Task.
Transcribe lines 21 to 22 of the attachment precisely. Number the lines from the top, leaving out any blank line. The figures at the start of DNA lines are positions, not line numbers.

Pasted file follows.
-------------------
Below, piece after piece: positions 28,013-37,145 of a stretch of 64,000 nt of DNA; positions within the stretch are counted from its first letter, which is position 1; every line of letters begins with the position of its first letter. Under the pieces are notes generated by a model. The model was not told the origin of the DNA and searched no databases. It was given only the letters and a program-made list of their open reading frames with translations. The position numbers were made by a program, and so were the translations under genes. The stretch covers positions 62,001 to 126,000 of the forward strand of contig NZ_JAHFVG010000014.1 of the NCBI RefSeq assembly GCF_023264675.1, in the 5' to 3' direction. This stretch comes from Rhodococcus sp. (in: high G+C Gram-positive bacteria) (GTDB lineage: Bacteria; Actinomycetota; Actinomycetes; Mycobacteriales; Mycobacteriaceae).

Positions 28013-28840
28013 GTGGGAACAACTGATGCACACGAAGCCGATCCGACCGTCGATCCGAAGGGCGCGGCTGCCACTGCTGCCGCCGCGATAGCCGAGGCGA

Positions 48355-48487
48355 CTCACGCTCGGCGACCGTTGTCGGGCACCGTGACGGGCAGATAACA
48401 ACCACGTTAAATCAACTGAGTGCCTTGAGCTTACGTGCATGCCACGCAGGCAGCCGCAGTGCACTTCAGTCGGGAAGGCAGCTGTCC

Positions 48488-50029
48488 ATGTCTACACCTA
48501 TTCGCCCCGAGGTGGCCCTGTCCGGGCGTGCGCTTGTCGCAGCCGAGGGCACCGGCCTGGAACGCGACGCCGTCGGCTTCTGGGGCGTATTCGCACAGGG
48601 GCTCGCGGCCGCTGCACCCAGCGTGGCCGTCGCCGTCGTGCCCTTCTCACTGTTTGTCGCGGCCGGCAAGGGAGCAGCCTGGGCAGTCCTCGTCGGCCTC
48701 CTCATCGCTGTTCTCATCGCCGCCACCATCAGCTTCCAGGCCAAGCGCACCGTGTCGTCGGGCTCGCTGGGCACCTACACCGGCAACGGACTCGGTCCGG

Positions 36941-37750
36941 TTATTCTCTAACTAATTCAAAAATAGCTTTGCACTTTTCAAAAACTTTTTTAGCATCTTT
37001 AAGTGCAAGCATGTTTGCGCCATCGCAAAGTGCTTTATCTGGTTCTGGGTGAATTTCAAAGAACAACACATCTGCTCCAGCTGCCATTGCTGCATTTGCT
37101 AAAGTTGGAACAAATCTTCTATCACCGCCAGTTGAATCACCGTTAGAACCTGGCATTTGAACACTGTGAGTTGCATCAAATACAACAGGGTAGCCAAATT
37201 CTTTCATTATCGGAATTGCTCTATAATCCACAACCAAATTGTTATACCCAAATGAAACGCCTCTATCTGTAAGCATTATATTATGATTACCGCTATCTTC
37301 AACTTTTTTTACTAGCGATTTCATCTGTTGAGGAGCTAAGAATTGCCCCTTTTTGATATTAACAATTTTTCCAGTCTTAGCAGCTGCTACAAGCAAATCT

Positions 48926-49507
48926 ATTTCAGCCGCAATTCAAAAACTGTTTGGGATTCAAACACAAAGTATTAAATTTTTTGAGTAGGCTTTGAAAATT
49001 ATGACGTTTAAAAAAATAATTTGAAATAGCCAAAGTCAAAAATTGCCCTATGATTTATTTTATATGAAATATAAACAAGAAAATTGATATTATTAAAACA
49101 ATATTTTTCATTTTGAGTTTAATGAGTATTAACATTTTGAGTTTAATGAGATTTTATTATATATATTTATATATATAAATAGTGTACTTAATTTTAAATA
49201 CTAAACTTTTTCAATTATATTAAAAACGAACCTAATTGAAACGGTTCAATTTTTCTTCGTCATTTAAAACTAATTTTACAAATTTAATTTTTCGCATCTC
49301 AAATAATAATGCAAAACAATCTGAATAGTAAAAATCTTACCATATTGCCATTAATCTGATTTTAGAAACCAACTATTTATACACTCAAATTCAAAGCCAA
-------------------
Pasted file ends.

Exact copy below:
49101 ATATTTTTCATTTTGAGTTTAATGAGTATTAACATTTTGAGTTTAATGAGATTTTATTATATATATTTATATATATAAATAGTGTACTTAATTTTAAATA
49201 CTAAACTTTTTCAATTATATTAAAAACGAACCTAATTGAAACGGTTCAATTTTTCTTCGTCATTTAAAACTAATTTTACAAATTTAATTTTTCGCATCTC